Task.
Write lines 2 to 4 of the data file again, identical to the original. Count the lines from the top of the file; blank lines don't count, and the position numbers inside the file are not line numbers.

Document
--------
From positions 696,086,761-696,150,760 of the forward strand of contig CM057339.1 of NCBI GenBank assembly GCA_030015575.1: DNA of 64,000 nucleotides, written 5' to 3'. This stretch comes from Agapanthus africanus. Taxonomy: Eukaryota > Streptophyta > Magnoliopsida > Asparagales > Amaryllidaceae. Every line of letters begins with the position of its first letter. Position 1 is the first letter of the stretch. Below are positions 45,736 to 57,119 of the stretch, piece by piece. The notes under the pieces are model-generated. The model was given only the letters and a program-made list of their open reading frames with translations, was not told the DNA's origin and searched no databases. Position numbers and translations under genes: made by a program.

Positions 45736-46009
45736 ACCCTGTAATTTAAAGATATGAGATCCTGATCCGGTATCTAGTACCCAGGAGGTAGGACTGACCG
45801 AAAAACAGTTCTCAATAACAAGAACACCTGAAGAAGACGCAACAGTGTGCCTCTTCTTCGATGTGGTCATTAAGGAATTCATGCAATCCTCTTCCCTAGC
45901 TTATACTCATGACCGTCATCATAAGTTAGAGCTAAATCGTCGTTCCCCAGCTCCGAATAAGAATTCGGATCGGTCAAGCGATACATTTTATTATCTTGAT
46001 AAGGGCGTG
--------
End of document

Positions 45736-46009
45736 ACCCTGTAATTTAAAGATATGAGATCCTGATCCGGTATCTAGTACCCAGGAGGTAGGACTGACCG
45801 AAAAACAGTTCTCAATAACAAGAACACCTGAAGAAGACGCAACAGTGTGCCTCTTCTTCGATGTGGTCATTAAGGAATTCATGCAATCCTCTTCCCTAGC